Trump’s anti-LGBT Attorney General denies misleading Congress over secret Russia meetings
Trump’s Attorney General Jeff Sessions has denied misleading a Congressional hearing on his meetings with Russia.
Sessions has removed himself from the investigation as Democrats call for him to step down as Attorney General.
The calls come as it is revealed that Sessions met the Russian envoy during the US election campaign.
But in a letter sent on Monday, Sessions denies any wrongdoing, saying his comments at the time were “correct”.
In the letter released by the Department of Justice on Monday, Sessions said he “did not mention communications had with the Russian ambassador over the years because the question did not ask about them.”
During a 10 January confirmation hearing, Sessions was asked: “If there is any evidence that anyone affiliated with the Trump campaign communicated with the Russian government, in the course of this campaign, what will you do?”
It has since been revealed that Sessions had a private meeting in his office with Russia’s ambassador to the US, Sergei Kislyak.
Despite this, Sessions testified at the hearing that he had “no communications with the Russians”.
Later in the letter, Sessions admits he “spoke briefly” to Kislyak at the Republican National Convention in Cleveland in July.
“I do not recall any discussions with the Russian ambassador, or any other representative of the Russian government, regarding the political campaign on these occasions or any other occasion,” he said in the letter.
“I have decided to recuse myself from any existing or future investigations of any matters related in any way to the campaigns for President of the United States,” said Sessions in a statement when he removed himself from the FBI investigation last week.
Speaking at a press conference at the Justice Department, Sessions said his comments were “honest and correct as I understood it at the time”.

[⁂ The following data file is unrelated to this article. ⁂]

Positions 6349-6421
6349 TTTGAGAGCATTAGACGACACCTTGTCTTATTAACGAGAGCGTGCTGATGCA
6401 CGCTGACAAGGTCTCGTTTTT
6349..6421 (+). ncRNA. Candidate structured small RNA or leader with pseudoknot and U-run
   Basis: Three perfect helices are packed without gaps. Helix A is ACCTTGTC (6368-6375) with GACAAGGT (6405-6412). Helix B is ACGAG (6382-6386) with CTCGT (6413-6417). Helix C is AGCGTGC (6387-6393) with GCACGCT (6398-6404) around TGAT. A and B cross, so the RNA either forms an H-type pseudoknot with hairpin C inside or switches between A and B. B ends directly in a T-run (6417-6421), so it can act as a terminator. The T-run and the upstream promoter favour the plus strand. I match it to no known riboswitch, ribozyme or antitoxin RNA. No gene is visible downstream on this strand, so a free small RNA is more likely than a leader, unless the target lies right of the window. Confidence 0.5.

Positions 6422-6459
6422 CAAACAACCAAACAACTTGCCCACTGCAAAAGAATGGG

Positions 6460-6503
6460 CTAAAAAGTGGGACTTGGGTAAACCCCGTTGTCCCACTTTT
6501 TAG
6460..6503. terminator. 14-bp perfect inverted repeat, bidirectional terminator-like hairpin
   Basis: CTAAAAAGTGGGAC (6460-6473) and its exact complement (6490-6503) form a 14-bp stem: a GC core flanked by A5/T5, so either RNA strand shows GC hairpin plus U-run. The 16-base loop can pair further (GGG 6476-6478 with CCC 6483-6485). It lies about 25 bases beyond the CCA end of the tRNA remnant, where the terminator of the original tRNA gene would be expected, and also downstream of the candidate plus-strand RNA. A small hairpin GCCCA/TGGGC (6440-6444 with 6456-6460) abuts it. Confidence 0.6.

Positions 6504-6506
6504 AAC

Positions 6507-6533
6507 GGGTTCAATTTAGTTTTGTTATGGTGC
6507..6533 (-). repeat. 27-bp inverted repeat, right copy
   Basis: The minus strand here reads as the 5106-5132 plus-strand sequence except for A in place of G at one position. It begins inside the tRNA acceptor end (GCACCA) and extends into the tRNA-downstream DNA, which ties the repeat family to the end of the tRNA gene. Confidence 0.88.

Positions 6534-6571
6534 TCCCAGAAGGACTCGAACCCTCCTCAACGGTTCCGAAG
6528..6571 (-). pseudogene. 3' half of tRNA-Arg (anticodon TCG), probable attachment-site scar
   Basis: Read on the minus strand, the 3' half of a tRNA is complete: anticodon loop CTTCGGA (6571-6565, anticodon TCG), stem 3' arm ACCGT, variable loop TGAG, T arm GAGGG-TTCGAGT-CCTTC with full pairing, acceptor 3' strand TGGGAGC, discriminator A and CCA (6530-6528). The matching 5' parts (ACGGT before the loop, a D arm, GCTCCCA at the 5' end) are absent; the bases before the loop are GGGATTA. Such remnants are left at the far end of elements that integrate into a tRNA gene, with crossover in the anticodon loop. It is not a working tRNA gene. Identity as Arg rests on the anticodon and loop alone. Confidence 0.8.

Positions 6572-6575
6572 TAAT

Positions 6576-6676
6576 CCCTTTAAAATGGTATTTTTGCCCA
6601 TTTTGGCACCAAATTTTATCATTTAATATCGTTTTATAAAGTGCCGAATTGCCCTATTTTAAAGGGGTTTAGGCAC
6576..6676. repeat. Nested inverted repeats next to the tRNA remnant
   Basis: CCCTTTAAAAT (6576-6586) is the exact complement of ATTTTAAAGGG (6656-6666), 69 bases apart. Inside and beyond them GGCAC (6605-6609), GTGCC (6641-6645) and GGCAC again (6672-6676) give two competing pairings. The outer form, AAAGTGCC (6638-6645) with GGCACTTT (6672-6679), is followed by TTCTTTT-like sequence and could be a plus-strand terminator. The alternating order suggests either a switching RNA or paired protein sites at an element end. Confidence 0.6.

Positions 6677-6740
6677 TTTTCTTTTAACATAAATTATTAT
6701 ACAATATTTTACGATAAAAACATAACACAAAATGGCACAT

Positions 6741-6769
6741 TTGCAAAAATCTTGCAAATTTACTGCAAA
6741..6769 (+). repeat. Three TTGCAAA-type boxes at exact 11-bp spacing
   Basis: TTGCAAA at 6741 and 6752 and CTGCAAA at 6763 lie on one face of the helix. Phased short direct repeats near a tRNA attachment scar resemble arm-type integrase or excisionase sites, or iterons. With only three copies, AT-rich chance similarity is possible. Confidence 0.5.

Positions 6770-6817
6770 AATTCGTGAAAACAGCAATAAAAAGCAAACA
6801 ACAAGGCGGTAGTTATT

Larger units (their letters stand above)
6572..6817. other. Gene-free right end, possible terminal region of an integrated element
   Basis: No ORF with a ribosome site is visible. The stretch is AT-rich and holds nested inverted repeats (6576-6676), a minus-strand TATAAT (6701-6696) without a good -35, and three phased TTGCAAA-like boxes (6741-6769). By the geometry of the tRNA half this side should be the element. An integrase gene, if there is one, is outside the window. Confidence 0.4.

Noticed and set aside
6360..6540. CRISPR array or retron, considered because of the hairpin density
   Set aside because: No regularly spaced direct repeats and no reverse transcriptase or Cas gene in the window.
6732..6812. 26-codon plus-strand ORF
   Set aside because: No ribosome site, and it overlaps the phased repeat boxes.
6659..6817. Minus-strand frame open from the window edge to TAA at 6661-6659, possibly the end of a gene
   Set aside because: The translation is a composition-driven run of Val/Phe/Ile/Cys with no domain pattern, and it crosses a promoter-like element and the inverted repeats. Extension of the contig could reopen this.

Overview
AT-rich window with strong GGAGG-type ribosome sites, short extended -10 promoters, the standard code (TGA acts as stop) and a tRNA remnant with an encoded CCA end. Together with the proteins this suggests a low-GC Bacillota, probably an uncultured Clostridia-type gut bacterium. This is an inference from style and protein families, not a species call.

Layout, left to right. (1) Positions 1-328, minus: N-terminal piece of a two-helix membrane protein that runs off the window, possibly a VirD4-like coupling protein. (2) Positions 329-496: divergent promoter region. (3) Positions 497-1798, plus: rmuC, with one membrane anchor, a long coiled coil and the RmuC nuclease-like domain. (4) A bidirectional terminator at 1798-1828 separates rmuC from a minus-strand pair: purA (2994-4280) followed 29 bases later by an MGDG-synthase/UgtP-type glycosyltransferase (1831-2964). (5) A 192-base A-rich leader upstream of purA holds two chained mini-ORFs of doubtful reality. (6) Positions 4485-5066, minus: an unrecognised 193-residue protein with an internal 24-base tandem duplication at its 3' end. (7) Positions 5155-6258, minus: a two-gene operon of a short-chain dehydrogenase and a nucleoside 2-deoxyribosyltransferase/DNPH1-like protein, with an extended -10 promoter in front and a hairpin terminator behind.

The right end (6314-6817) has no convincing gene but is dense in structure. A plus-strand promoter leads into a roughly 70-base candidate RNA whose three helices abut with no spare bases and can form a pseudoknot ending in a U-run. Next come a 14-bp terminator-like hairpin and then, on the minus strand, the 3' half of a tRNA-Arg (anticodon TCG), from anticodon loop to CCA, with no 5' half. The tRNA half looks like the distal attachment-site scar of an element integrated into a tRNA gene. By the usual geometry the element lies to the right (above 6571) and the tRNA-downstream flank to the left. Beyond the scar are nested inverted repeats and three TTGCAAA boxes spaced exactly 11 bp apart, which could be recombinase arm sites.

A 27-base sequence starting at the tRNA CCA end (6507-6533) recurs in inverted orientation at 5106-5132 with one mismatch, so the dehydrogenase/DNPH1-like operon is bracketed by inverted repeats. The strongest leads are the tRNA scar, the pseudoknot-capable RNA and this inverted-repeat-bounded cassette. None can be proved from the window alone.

“I appreciate that some take the view that this was a false comment. That is not my intent. That is not correct.”
On Thursday, at the press conference, he said: “I never had meetings with Russian operatives or Russian intermediaries about the Trump campaign.”
But saying he had been the member of a church group, he later added that “somehow the subject of Ukraine came up”.
Sessions has been at the top of the anti-LGBT lobby within the Trump administration, and was reportedly behind the recent decision to scrap discrimination protections for transgender students.
He is under fire today after revelations that he appeared to have lied to the Senate under oath during his confirmation hearing.
Sessions’ role is particularly harmful given he as Attorney General was expected to lead the investigation into Russia’s election interference.
Senate Minority Leader Chuck Schumer earlier today was one of many opponents calling on Sessions to resign.
He said: “The information reported last night makes it clear beyond a shadow of a doubt that [Sessions] cannot lead an investigation into Russian interference in our elections or come anywhere near it.
“With these revelations, he may very well become the subject of it. It would be of Alice and Wonderland quality if this administration were to [ask] him to investigate himself.
“This goes beyond that… he had weeks to correct the record that he made before the [Senate] but he left the record stand. There cannot be even a scintilla of doubt about the impartiality and fairness about the Attorney General, the top law enforcement official of the land.
After this, it’s clear Attorney General Sessions does not meet that test. For the good of the country, Attorney General Sessions should resign.”
Sessions brushed off the calls, telling NBC: “I have not met with any Russians at any time to discuss any political campaign, and those remarks are unbelievable to me and are false. And I don’t have anything else to say about that.”
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Asked if he should quit or recuse himself from the Russia investigation, he said: “I have said whenever it’s appropriate, I will recuse myself. There’s no doubt about that.”
During a trip today, Trump insisted to reporters that he had “total confidence” in Sessions.
It is the latest in a string of harmful scandals, fuelling stories about Russian influence in Trump’s White House.
Trump’s National Security Advisor Michael Flynn was previously forced to resign over secret communications with Russia, while last year Trump was forced to ditch campaign chief Paul Manafort after his ties to Russia became the subject of a CIA probe.